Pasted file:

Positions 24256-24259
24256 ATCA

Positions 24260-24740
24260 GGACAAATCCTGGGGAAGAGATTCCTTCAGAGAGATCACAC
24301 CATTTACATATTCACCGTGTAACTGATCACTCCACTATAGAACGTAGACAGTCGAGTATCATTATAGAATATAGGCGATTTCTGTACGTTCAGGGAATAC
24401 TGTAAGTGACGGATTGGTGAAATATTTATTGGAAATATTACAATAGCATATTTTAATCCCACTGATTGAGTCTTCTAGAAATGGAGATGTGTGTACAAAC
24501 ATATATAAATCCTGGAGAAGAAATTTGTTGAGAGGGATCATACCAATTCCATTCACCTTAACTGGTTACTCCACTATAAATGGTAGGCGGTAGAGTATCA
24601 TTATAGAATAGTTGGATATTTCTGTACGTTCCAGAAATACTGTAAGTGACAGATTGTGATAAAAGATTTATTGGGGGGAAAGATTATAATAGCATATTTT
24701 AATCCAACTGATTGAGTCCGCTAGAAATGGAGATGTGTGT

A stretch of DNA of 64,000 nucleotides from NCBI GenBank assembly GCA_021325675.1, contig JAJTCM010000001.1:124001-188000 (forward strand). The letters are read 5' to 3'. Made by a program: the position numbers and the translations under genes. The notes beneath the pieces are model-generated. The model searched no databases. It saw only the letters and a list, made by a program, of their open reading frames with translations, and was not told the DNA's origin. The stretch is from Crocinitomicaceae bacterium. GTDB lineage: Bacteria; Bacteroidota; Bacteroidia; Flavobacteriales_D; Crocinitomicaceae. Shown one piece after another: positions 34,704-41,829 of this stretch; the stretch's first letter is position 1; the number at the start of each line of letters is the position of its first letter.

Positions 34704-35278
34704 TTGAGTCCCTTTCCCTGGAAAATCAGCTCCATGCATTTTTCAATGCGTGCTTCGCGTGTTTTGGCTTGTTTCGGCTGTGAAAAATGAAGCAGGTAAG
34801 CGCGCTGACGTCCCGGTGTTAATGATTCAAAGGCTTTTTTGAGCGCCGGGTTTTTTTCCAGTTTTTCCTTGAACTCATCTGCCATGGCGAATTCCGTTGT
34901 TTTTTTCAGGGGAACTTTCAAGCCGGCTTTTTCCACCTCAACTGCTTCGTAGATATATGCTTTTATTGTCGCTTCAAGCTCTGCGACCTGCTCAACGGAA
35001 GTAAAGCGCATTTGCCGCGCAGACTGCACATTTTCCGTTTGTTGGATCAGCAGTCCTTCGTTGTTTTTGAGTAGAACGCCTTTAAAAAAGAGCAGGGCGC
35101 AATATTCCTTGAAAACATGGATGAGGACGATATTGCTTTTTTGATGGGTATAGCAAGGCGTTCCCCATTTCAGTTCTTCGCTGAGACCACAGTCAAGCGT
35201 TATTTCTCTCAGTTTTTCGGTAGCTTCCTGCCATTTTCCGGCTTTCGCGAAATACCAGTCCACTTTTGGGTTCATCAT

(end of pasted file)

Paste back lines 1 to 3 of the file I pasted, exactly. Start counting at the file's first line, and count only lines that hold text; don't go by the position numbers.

Positions 24256-24259
24256 ATCA

Positions 24260-24740